As we begin, I’d like to offer a quick primer on what a brew ratio is. Simply put, a brew ratio is the ratio of coffee to water in a coffee brewing recipe. For example, if your brew ratio is 1 to 16 (often expressed 1/16), then for every one part coffee, you use 16 parts water. In other words, to prepare 16oz cup of brewed coffee you would use 1oz of ground coffee and 16oz of water, or 30g ground coffee to 475 ml of water for those using the metric system (1, see below).
Brew ratios are a crucial element of coffee brewing because coffee is a solution produced by using water (a solvent) to dissolve and extract flavor molecules from ground coffee (a solute). The ratio of solute to solvent, in this case coffee to water, determines the amount of flavor molecules available for extraction and the volume of the solution they are being extracted into. As a result, if other variables are held consistent (grind size, water temperature, agitation, etc.), this ratio determines the concentration of coffee solids in the resulting beverage. In other words, the concentration of extracted solids, often colloquially called the strength of a cup of coffee, is determined by the brew ratio.
Brew ratio and cup strength have a strong effect on the type and intensity of that cup’s sensory qualities. For example, if your brew ratio is very close, say 1/2, the resulting coffee will have a high concentration of extracted coffee solids. This means that whatever strong flavor characteristics the coffee has, such as heavy mouthfeel or intense acidity, will be especially pronounced. The opposite is also true; a ratio which is far apart, such as 1/20, will result in coffee which has a low concentration of extracted coffee solids. This means that flavor characteristics are more gently expressed, with strong mouthfeel or acidity manifesting more delicately. The analogy of music functions well to describe this; using different brew ratios for the same coffee is like playing the same song with different arrangements. The tune is still recognizably the same, but the expression of individual instruments and elements in the music differs slightly, which displays both the complexity of the underlying music and the artistry of the arranger, or in this case, the individual brewing the coffee.
To continue this analogy, if every coffee is a different piece of music, then different arrangements, i.e. brew ratios, will suit each one differently; some coffees taste wonderful at very close ratios, and others taste great at ratios which are very far apart. For example, take a coffee with a very delicate flavor profile, such as a washed Ethiopia Yirgacheffe with notes of honey and jasmine. Brewing this coffee at a very close ratio is possible but will likely obviate some of its more interesting flavor characteristics; high extracted solid concentrations might turn the floral notes into bitterness, muting the sweetness and making for an unpleasant cup. A coffee like this is likely better suited to a brew ratio which is reasonably far apart, which allows for more gentle extraction and preservation of its subtler flavor characteristics. The opposite might be true of a darkly roasted blend, where a closer brew ratio might accentuate desired flavor intensity or bitterness; brew ratios can vary both by coffee and by the brewer’s preferred outcome.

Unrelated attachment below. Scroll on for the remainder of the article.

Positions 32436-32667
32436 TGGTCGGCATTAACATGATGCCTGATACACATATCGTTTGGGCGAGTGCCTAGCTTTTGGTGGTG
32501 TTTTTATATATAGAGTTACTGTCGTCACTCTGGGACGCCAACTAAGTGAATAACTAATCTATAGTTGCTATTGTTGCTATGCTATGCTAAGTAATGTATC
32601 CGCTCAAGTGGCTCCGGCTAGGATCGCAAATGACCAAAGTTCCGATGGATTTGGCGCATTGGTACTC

Ideal brew ratios also vary by coffee brewing method. Espresso, for example, uses a much closer brew ratio than filter coffee, with espresso sitting around 1/2 and filter around 1/16. Espresso requires a close ratio because it is brewed using pressure. Pressure speeds up extraction and concentrates the extracted coffee solids, which necessitates a small brew volume; espresso coffee is a deliberately intense experience, and if it were extracted at a filter ratio, it would be too diluted to taste good. Filter coffee, on the other hand, merely uses gravity to aid in extraction. This allows for a brew ratio which is far apart and extracts gently, producing a very rounded flavor profile at a higher brew volume. In this sense, different brewing methods are defined by their varying tolerances for different brew ratios. Just as some brew ratios suit individual coffees better than others, so too do different brew methods; all coffees are different, and the brew ratios and brewing methods used to prepare them must reflect that.
In conclusion, brew ratios are a crucially important element of coffee preparation. Determinants of brew strength and flavor expression, understanding how different coffees are suited to different brewing methods and brew ratios is the key to making delicious coffee consistently. I hope this look into brew ratios has been informative. Stay tuned to this blog for more of all things coffee. Until next time.
1 The actual resulting cup will be a slightly lower than 16oz/475ml in volume, as some water always remains trapped in the coffee grounds.